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Sessions Prohibits Judges to Administratively Close Immigration Cases

Jeff Sessions
Carmen Cornejo
Written by Carmen Cornejo

Jeff Sessions, the United States Attorney General and head of the Department of Justice (DOJ) in the Trump administration, has relentlessly worked to limit the power of immigration judges, taking away their discretion in their rulings.

We already raised the alarm here at Lacey and Larkin Frontera Fund.

In the latest iteration of Sessions power takeover, he has ordered immigration judges to abandon the practice of administratively closing cases and removing the cases from the judge’s dockets.

With this and past orders, he is effectively curbing judges’ authority and discretion.

This is what happened.

Many immigrants in deportation proceedings, managed to have their immigration deportation case closed, thanks to the decision of the immigration judge handling their case if the individuals have not committed crimes and only have committed the civil infraction of been in the USA undocumented, at solicitation from their immigration lawyers.

There has been no example of situations in which the court has somehow abused its authority or somehow this has demonstrated to be an ineffective way of handling situations that come before the court

Additionally to the clean record consideration, judges may take into account the moral character of the individual, his or her good citizenry and strong ties to the USA such as family, work, community and/or business. This process put deportation on hold for many, allowing them to live a semi-normal life and pursue other venues for legalizing their status.

But under the Trump-Sessions administration that may be a practice of the past.

Sessions wants no case to be closed and seeks to expose every undocumented immigrant to deportation.

In an opinion issued Thursday, Sessions said: “the current practice of administrative closure lacks a valid legal foundation.”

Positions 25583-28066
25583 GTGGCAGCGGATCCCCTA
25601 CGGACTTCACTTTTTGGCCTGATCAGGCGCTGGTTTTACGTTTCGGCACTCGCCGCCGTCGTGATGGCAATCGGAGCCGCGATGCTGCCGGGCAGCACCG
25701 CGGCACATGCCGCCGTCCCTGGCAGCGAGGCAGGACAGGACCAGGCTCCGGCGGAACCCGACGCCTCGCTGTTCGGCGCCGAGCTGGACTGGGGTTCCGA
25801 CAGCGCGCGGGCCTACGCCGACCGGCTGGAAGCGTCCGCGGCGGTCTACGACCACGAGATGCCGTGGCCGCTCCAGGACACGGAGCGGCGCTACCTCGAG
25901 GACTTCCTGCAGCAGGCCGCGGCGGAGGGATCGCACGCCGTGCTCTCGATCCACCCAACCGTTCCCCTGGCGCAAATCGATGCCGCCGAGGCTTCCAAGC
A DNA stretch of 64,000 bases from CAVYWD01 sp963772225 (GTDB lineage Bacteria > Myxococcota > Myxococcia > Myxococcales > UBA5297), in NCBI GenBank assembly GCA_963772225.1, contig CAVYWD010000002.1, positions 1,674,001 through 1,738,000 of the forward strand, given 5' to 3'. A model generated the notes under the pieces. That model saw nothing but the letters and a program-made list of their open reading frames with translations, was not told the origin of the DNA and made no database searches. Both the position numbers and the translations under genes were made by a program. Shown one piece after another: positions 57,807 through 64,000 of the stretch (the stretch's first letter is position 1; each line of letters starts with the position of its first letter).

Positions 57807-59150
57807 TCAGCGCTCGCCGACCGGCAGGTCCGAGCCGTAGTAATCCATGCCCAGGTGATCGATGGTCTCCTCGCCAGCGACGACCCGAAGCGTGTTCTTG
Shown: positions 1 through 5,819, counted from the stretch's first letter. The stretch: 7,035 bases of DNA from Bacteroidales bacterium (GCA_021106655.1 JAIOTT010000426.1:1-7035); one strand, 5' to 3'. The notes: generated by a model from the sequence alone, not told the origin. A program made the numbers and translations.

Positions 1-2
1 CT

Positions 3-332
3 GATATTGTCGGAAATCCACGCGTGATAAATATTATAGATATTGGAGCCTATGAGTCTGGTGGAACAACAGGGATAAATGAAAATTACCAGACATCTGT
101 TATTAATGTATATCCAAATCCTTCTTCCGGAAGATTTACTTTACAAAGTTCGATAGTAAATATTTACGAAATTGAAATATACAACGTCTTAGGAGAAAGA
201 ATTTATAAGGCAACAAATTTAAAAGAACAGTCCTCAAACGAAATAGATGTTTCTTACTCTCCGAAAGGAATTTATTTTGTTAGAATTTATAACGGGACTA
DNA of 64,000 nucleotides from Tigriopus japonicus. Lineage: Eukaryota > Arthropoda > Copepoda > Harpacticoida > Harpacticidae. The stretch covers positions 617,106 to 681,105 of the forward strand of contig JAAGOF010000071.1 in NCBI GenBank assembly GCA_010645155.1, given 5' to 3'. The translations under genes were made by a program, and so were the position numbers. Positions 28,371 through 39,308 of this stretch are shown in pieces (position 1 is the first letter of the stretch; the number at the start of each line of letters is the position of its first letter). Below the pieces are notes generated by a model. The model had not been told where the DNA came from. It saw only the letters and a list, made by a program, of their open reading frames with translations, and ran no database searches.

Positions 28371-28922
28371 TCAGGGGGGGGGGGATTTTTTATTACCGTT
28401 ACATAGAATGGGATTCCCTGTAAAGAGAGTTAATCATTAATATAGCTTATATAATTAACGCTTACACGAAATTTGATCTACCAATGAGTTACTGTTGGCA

There are profound implications to Sessions orders.

With Sessions’ orders to 1.- re-open previously closed immigration cases and 2.-prohibiting immigration judges to close new cases, it is expected that immigration courts around the country will be flooded with cases, overwhelming an already taxed system.

Another danger is the undercut of due process and the administration of immigration laws.

We know Jeff Sessions does not care about the correct application of the law. He has proven to be not an impartial actor but an ideological extremist, an anti-immigrant, who seeks at all cost to limit immigration (all immigration) into the USA.

Reuters reported previously that administrative closures increased under the Obama administration to more than 200,000 cases. There was already a backlog of more than 650,000 cases in immigration courts as of January 2018.

Immigration lawyers are angry about these moves. It takes away important tools to defend their clients and undermines immigration judges’ authority.

Immigration judges are in shock too. They recognize that plurality in the legal process is beneficiary to the application of the law.

“The Attorney General’s decision in one fell swoop is overturning decades of recognized authority and practice,” said Judge Ashley Tabaddor, president of the National Association of Immigration Judges, in an interview with NPR. This association had urged Sessions to preserve administrative closures.

“There has been no example of situations in which the court has somehow abused its authority or somehow this has demonstrated to be an ineffective way of handling situations that come before the court,” added Tabaddor. “To eliminate administrative closure from the judge’s toolkit for docket management is problematic.”